Speaking with our buddy Nathanial Rodgers for TOWLEROAD, screenwriter Dustin Lance Black says “Milk and J. Edgar were sort of bookends in a way. One is a mirror of the other.”
J Edgar being the more cautionary tale?
Yes. I think so [Laughs]. One of them had extraordinary political power. The other one was just trying to get a small piece of it. One came out of the closet and by doing so spread hope. The other one stayed in the closet and spread fear and insecurity.
There is some poetic justic here. J. Edgar Hoover was known for prying into people’s personal lives and here you are investigating his. Were you nervous about doing so, given that some people get angry when others speculate about the sexuality of the famous and the deceased.
Well people have been speculating about J. Edgar’s sexuality for generations now. People have been saying ‘Oh, he ran around in cocktail dresses!’ That, to me, didn’t ring true and in my research proved not to be true. But also in looking into his record as a heterosexual he failed miserably. And so it becomes quite clear when you look at what he did and didn’t do that whether or not he ever consummated it, this was a guy who was not straight.
Was there ever any discussion to take this further than you did, though. Do you worry that gay audiences will expect to see more of their relationship?
I do. I think that they will. I think some gay audiences will think ‘Why is this not more defined? Why isn’t this discussed more candidly?’ And I’ll say that I think that would be dishonest to the time. The gray zone this lives is accurate to and based on the research I did with these men from Frank Robinson to Frank Kameny and people even older than them about what life was like as a gay man in those times. And the first thing they’ll say to you is ‘We didn’t even have a word. We didn’t have the word gay. That meant something incredibly different. It meant you were having a good time.’ Homosexual wasn’t used yet. That came later when people started discussing it as a disease. It was this nameless thing you didn’t even disucss with the person you had feelings for. And certainly it was never discussed after a sexual encounter. It was just too dangeorus. There was no such thing as being out and surviving at that time…
We always hear screenplays described as blueprints. So what surprised you most about the finished product as opposed to what you wrote?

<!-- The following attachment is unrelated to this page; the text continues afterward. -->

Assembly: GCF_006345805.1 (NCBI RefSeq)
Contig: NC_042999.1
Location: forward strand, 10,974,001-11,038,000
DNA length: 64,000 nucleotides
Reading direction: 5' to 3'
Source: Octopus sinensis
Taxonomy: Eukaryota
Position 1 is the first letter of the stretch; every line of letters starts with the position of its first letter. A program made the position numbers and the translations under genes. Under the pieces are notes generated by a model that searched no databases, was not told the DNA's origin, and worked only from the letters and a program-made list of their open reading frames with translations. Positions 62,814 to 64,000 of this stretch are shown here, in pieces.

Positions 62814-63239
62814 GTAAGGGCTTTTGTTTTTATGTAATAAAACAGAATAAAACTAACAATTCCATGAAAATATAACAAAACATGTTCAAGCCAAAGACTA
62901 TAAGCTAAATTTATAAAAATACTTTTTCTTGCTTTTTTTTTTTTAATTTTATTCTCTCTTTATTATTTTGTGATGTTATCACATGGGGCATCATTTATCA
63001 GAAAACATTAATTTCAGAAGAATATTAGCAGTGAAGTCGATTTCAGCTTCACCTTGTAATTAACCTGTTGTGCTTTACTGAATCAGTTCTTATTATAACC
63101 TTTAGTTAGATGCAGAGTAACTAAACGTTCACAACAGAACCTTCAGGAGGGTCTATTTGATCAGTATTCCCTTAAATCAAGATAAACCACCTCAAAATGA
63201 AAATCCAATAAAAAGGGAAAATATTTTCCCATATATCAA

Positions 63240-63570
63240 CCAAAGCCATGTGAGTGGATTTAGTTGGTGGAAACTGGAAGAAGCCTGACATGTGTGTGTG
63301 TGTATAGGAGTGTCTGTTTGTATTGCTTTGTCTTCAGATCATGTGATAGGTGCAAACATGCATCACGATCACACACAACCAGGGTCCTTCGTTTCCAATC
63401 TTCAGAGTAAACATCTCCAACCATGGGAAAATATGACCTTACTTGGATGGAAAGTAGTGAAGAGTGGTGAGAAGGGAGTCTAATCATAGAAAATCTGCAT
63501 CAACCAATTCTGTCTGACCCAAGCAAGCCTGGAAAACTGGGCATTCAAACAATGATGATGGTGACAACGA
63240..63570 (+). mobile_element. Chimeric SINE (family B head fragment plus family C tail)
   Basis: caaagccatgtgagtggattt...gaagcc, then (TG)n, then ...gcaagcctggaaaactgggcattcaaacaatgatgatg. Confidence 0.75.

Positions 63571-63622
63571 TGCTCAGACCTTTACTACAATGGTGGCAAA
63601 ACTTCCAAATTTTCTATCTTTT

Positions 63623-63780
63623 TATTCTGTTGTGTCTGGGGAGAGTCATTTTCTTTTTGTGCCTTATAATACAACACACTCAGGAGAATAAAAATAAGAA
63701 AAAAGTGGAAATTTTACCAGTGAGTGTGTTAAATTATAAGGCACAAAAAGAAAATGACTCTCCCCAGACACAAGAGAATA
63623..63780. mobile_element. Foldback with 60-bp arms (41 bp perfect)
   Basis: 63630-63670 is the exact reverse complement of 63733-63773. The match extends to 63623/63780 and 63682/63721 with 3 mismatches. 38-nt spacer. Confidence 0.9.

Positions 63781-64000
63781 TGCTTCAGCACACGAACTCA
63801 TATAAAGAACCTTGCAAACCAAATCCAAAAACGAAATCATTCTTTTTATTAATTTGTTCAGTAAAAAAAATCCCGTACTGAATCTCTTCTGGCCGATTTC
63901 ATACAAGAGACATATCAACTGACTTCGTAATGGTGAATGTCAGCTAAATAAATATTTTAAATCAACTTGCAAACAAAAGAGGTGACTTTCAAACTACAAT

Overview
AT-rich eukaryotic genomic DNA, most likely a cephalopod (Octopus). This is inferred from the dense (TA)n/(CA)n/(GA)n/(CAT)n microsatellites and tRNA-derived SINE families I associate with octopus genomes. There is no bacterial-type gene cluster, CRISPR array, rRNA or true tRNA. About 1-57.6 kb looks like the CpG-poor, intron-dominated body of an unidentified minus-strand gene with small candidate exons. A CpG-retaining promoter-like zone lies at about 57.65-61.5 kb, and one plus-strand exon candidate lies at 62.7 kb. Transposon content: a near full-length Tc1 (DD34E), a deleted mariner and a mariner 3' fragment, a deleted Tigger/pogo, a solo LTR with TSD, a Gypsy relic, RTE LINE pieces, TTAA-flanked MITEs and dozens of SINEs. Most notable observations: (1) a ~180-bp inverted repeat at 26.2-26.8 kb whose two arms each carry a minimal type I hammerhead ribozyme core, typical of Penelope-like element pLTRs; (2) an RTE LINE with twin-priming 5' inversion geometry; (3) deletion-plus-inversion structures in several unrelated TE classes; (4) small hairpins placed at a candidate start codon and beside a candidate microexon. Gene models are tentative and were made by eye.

Well, it became a Clint Eastwood film. It became far more classic than anything i’d imagined. There’s a certain polish to it that, you know, I didn’t think of initially. I walked into these sets and they were gorgeously done and beautifully lit and it felt like I was in a classic Old Hollywood movie. I hadn’t thought about it like that. But you know, [Clint] is not known for not changing a word of the script. In fact, when I wanted to tweak something, I’d have to write it up and audition it for him.
There’s much more at Towleroad.com. But here’s Dustin Lance Black’s memories of Oscar night, 3 years ago:
A lot of winners say they don’t really remember the night. It’s too much of a whirlwind, too exciting.
That’s true. [Long pause] Boy. You know, I think the most vivid memory… if you watch that speech you sort of it can see it happening. At a certain point as you’re up there speaking — I think i had listed thanks for cast and crew and a little thing about marriage — I look up and there’s a giant clock flashing in my face and it’s saying, ‘WRAP IT UP. WRAP IT UP.’ and I thought ‘There’s so much more i want to say still! Are they going to cut me off?’
And it all had to process in half a second and I thought, well, ‘Screw it. I know Bill Condon and Larry Mark are the one’s producing it up there. Two gay guys. Are they really going to cut this off? I’m gonna go for it. I’m going to keep talking. Thankfully they didn’t start playing the music. That’s a very vivid memory, that big giant red ‘WRAP IT UP’. I knew I wasn’t done yet.